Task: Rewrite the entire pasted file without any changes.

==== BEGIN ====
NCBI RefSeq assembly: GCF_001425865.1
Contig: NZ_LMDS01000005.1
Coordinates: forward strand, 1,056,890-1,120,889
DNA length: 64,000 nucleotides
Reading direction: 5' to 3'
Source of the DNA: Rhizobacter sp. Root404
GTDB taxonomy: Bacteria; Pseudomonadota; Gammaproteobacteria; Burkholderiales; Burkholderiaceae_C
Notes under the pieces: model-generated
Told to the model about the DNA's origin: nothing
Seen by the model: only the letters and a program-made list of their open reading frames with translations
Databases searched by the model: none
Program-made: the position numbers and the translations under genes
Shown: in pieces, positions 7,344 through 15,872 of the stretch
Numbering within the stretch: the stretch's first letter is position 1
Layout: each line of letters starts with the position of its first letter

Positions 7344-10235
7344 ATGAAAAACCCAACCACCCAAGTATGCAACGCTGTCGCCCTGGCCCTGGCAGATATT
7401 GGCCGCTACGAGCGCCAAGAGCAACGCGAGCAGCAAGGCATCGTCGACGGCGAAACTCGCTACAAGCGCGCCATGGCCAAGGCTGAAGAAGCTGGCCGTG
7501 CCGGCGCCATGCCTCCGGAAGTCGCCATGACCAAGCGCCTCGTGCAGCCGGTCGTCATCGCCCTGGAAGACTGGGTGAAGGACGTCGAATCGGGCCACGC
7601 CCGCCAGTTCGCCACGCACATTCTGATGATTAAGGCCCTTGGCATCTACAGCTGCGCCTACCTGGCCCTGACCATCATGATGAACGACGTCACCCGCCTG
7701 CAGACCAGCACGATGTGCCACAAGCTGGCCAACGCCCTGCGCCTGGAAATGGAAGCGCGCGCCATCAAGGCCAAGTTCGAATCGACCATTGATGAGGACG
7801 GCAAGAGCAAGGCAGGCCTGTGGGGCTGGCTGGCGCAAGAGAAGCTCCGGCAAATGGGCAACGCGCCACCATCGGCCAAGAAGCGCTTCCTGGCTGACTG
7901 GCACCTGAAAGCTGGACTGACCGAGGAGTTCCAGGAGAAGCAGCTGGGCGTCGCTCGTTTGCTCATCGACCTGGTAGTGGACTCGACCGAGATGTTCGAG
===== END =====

NCBI RefSeq assembly: GCF_001425865.1
Contig: NZ_LMDS01000005.1
Coordinates: forward strand, 1,056,890-1,120,889
DNA length: 64,000 nucleotides
Reading direction: 5' to 3'
Source of the DNA: Rhizobacter sp. Root404
GTDB taxonomy: Bacteria; Pseudomonadota; Gammaproteobacteria; Burkholderiales; Burkholderiaceae_C
Notes under the pieces: model-generated
Told to the model about the DNA's origin: nothing
Seen by the model: only the letters and a program-made list of their open reading frames with translations
Databases searched by the model: none
Program-made: the position numbers and the translations under genes
Shown: in pieces, positions 7,344 through 15,872 of the stretch
Numbering within the stretch: the stretch's first letter is position 1
Layout: each line of letters starts with the position of its first letter

Positions 7344-10235
7344 ATGAAAAACCCAACCACCCAAGTATGCAACGCTGTCGCCCTGGCCCTGGCAGATATT
7401 GGCCGCTACGAGCGCCAAGAGCAACGCGAGCAGCAAGGCATCGTCGACGGCGAAACTCGCTACAAGCGCGCCATGGCCAAGGCTGAAGAAGCTGGCCGTG
7501 CCGGCGCCATGCCTCCGGAAGTCGCCATGACCAAGCGCCTCGTGCAGCCGGTCGTCATCGCCCTGGAAGACTGGGTGAAGGACGTCGAATCGGGCCACGC
7601 CCGCCAGTTCGCCACGCACATTCTGATGATTAAGGCCCTTGGCATCTACAGCTGCGCCTACCTGGCCCTGACCATCATGATGAACGACGTCACCCGCCTG
7701 CAGACCAGCACGATGTGCCACAAGCTGGCCAACGCCCTGCGCCTGGAAATGGAAGCGCGCGCCATCAAGGCCAAGTTCGAATCGACCATTGATGAGGACG
7801 GCAAGAGCAAGGCAGGCCTGTGGGGCTGGCTGGCGCAAGAGAAGCTCCGGCAAATGGGCAACGCGCCACCATCGGCCAAGAAGCGCTTCCTGGCTGACTG
7901 GCACCTGAAAGCTGGACTGACCGAGGAGTTCCAGGAGAAGCAGCTGGGCGTCGCTCGTTTGCTCATCGACCTGGTAGTGGACTCGACCGAGATGTTCGAG